CAIRO -- The retrial of former Egyptian President Hosni Mubarak resumed Saturday, but was briefly interrupted when the toppled leader reported feeling low blood pressure and medics were called in to assist. Mubarak, along with his two sons, former interior minister Habib El Adly and six security officers stand accused in the death of protesters during January 2011 demonstrations. The court hearing, which journalists and television cameras were barred from attending by a court order citing “national security,” was the second of four sessions where Judge Mahmoud El Rashidi is listening to testimony.
January 8, 2013 | By Jenny Deam and Michael Muskal
CENTENNIAL, Colo. - Vivid testimony about the movie theater massacre that shocked a nation extended into a second day as a preliminary hearing for James E. Holmes resumed Tuesday. Prosecutors continued to lay out their case against Holmes, 25, accused of killing 12 people and injuring about 70 during a shooting rampage on July 20 in a suburban cinema. At issue in the proceeding, expected to last a week, is whether there is a sufficient case to go to trial. In the first day of testimony Monday, law enforcement officials described the bloody shooting scene and heartbreaking rescue attempts to bring the gravely wounded to treatment.
June 27, 2013 | By Jeff Gottlieb
This post has been corrected, as noted below. Dr. Conrad Murray's attorney on Thursday countered the testimony of Michael Jackson's eldest son who testified that the physician told him and his siblings “Sorry, kids - Dad's dead” after their father was rushed to the hospital in 2009.  "I don't believe that Prince's statement regarding how he learned of his father's passing was intended to be a quote as to Dr. Murray's words," Valerie Wass said in a statement to The Times.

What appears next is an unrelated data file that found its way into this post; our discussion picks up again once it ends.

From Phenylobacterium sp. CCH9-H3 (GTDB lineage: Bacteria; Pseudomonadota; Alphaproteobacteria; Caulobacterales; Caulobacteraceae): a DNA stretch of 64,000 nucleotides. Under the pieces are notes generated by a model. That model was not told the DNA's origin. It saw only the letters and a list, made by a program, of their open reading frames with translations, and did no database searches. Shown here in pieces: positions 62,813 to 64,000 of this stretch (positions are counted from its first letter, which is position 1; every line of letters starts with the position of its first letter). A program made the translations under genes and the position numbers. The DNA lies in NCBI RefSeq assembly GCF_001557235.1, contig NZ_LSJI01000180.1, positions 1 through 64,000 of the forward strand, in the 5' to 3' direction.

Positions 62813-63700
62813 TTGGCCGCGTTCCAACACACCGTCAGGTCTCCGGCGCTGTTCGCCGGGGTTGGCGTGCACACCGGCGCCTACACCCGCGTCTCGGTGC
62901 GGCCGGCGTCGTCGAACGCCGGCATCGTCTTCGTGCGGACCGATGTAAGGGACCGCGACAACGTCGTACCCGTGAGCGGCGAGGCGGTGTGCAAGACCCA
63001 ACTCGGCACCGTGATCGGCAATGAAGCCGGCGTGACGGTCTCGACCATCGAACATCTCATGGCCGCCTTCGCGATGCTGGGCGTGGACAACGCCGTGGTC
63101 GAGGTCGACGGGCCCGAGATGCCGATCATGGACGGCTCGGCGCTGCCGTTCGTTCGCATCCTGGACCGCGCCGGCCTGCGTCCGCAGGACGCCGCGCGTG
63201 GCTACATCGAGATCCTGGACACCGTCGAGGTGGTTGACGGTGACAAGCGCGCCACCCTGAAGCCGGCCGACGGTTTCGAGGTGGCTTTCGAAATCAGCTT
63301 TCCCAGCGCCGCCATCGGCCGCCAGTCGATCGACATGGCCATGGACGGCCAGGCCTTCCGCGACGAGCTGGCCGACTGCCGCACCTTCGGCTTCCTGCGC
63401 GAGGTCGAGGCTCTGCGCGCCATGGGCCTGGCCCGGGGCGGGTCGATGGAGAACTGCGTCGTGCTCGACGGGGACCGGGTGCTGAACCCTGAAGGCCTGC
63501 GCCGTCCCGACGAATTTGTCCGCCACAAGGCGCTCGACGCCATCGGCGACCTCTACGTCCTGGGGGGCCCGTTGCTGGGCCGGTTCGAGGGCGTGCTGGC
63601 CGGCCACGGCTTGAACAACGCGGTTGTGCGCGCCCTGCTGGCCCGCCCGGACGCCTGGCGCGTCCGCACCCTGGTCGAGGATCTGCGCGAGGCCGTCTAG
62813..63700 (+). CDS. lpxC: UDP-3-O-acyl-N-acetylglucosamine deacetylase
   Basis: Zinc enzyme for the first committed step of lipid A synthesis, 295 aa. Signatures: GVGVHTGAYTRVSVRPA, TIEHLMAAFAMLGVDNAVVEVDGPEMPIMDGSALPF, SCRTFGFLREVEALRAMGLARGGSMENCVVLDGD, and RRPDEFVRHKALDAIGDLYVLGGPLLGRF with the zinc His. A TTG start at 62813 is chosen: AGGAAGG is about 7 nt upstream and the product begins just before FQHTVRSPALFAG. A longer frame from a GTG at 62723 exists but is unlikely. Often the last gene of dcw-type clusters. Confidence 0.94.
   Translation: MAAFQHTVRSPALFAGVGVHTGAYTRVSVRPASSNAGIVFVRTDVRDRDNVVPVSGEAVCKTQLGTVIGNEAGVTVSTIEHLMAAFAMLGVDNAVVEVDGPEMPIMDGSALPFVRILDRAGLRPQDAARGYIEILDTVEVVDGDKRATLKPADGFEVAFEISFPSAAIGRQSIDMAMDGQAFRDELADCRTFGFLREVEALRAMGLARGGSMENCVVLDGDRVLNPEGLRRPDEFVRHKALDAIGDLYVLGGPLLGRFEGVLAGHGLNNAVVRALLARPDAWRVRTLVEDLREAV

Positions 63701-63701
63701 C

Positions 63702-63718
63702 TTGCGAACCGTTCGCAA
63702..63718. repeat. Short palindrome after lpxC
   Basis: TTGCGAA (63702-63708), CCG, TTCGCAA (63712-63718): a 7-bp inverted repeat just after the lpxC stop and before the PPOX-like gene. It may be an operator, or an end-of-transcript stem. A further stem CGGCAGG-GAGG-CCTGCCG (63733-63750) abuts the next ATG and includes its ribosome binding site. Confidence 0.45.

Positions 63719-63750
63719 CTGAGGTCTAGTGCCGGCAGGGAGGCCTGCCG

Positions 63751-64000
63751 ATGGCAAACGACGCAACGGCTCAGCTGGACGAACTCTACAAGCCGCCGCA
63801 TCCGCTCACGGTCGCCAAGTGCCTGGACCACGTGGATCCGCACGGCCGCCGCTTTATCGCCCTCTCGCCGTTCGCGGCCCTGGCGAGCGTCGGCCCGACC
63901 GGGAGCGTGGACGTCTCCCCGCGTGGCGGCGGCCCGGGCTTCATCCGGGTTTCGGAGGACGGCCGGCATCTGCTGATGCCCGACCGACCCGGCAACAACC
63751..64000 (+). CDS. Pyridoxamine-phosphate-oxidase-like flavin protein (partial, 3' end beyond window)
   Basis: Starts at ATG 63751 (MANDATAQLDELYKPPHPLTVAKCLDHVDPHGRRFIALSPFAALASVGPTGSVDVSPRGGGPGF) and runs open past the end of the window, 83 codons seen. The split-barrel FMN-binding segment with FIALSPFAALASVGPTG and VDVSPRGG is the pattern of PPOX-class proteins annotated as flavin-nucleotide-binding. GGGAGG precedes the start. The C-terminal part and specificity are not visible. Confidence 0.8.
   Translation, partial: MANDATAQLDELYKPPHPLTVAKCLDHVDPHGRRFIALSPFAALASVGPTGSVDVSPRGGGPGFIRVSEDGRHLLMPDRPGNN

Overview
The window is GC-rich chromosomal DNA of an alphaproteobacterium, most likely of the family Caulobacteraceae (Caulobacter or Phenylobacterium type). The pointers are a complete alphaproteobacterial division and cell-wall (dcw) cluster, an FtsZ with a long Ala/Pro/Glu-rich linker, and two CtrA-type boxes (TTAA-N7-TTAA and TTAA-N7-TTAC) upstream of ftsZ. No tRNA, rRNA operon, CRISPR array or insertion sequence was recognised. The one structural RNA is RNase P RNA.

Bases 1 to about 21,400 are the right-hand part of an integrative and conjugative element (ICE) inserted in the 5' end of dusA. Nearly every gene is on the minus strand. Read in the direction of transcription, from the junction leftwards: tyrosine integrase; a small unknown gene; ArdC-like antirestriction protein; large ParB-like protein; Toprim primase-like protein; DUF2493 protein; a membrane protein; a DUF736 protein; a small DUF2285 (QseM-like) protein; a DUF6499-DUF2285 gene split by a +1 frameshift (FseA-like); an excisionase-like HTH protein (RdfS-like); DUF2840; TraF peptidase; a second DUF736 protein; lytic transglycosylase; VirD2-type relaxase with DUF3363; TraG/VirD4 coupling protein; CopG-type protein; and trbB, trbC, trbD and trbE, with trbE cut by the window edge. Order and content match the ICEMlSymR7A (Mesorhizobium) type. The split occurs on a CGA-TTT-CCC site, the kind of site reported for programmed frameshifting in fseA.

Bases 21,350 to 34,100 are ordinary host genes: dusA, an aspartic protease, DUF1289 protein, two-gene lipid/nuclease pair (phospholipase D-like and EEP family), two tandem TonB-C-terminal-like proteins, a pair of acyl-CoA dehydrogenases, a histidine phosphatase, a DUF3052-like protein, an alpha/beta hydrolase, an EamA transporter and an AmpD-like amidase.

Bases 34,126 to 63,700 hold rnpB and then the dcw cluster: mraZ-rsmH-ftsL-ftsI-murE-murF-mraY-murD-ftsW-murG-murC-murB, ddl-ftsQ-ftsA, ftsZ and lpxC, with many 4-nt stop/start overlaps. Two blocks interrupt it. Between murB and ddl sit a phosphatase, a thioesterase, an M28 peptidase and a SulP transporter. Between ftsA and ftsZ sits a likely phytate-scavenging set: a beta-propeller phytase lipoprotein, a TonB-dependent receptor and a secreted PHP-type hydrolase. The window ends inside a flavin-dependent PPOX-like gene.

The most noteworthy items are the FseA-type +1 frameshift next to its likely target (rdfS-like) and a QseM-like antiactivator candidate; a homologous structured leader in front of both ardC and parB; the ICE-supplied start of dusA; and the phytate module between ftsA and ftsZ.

January 27, 2014 | By Stephen Ceasar
Arguments begin Monday in a lawsuit challenging the constitutionality of laws that govern California's teacher tenure rules, seniority policies and the dismissal process -- an overhaul of which could upend controversial job security for instructors.  The lawsuit, filed by the nonprofit advocacy group Students Matter, contends these education laws are a violation of the Constitution's equal protection guarantee because they do not ensure all...
January 13, 2014 | By Paloma Esquivel and Robert J. Lopez
The FBI said Monday that it would examine evidence in the Kelly Thomas police beating death trial to "see if further investigation is warranted. " The bureau launched an investigation in 2011 to determine whether Thomas' civil rights were violated when he was beaten by officers after being stopped for questioning at a Fullerton transit depot.  Thomas, a 37-year-old schizophrenic homeless man who was a fixture in downtown Fullerton, died...